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        On the grain-size dependence of secondary creep
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        On the grain-size dependence of secondary creep
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The Editor,

Journal of Glaciology

Sir,

In their recent paper Duval and Le Gac (1980) show that the permanent creep-rate of polycrystalline ice does not increase with grain-size. We wish to agree with their conclusion by presenting data we have collected at higher strain-rates (5.5 × 10−4 s−1), on laboratory-grown, randomly oriented, polycrystalline ice tested at a constant strain-rate in compression. Figure 1 shows the maximum yield stress reached as a function of grain-size, for the, albeit narrow, range of grain-sizes from 0.8 to 1.8 mm diameter. No significant effect of grain-size is seen. We are extending the results to smaller grain-sizes, but are having difficulty in obtaining small-grain ice which is also air free. We cannot go to much larger grain-sizes because our sample diameter is fixed at 20 mm and our results (Fig. 2) show that the sample diameter should be approximately 12 times the grain diameter for the maximum yield stress to be independent of grain-size. For this reason Duval and Le Gac should be cautious in interpreting their results from samples greater than 7 mm diameter when their sample size is 80 mm. The same comment applies to Baker’s (1978) original work.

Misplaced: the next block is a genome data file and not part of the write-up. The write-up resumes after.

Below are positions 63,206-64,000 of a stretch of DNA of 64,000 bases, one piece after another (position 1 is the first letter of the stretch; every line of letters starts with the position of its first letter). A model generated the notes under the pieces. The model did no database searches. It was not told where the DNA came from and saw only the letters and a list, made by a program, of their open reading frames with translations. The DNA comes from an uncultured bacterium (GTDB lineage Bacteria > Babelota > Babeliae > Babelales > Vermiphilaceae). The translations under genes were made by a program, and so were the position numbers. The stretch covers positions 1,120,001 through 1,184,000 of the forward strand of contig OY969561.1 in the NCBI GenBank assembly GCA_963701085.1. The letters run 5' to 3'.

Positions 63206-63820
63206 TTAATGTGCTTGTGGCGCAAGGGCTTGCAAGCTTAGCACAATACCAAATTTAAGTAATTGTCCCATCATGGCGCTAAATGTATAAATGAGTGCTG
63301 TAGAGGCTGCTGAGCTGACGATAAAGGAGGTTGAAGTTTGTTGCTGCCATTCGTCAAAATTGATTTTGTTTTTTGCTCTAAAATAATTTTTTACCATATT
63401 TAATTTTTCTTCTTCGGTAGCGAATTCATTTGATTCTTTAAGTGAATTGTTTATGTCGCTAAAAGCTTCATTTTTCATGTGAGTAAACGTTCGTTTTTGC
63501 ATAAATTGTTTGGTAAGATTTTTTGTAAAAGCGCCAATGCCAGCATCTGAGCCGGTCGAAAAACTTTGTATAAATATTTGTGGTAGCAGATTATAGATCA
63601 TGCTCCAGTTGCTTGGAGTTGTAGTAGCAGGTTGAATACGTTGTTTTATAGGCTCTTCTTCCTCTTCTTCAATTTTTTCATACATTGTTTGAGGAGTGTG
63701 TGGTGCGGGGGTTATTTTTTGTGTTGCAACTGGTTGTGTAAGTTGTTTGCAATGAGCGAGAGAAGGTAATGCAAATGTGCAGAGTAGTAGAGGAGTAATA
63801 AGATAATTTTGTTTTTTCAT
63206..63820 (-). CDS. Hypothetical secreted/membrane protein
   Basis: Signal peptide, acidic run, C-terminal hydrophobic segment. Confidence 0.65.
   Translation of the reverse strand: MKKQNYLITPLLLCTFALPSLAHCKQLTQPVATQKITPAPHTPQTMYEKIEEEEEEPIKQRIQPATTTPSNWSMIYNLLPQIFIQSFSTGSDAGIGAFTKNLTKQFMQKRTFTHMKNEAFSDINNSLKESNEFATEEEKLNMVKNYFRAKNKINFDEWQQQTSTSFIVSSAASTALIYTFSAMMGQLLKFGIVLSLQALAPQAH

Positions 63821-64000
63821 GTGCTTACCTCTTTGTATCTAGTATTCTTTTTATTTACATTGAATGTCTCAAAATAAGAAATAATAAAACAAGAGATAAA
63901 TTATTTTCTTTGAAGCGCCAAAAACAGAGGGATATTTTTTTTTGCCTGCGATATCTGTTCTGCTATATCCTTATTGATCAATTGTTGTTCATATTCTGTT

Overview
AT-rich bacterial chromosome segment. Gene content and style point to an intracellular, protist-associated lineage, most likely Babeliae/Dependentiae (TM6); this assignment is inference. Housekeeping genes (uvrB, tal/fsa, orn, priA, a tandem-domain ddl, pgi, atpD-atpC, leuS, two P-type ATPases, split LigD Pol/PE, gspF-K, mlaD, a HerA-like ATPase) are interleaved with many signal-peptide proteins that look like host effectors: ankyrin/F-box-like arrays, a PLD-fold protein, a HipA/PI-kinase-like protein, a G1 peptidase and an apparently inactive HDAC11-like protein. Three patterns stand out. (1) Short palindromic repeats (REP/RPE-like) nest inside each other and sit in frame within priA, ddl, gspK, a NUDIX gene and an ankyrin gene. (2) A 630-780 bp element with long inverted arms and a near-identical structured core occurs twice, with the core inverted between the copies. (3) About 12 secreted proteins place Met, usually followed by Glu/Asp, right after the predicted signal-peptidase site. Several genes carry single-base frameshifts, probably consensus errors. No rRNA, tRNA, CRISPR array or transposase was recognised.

Fig. 1. The maximum yield stress plotted against grain-size, for laboratory-grown polycrystalline ice tested at −10.5°C strain-rate 5.5 × 10−4 s−1, sample diameter 20 mm, sample length 60 mm.

Fig. 2. The maximum yield stress plotted against the ratio of sample size to grain-size. The grain-size was kept constant at 1.0 mm and the sample diameter was varied. Below a ratio of 12 the yield stress depends on this ratio.

References

Baker, R. W. 1978. The influence of ice-crystal size on creep. Journal of Glaciology, Vol. 21, No. 85, p. 485500.
Duval, P., and Le Gac, H. 1980. Docs the permanent creep-rate of polycrystalline ice increase with crystal size? Journal of Glaciology, Vol. 25, No. 91, p. 15157.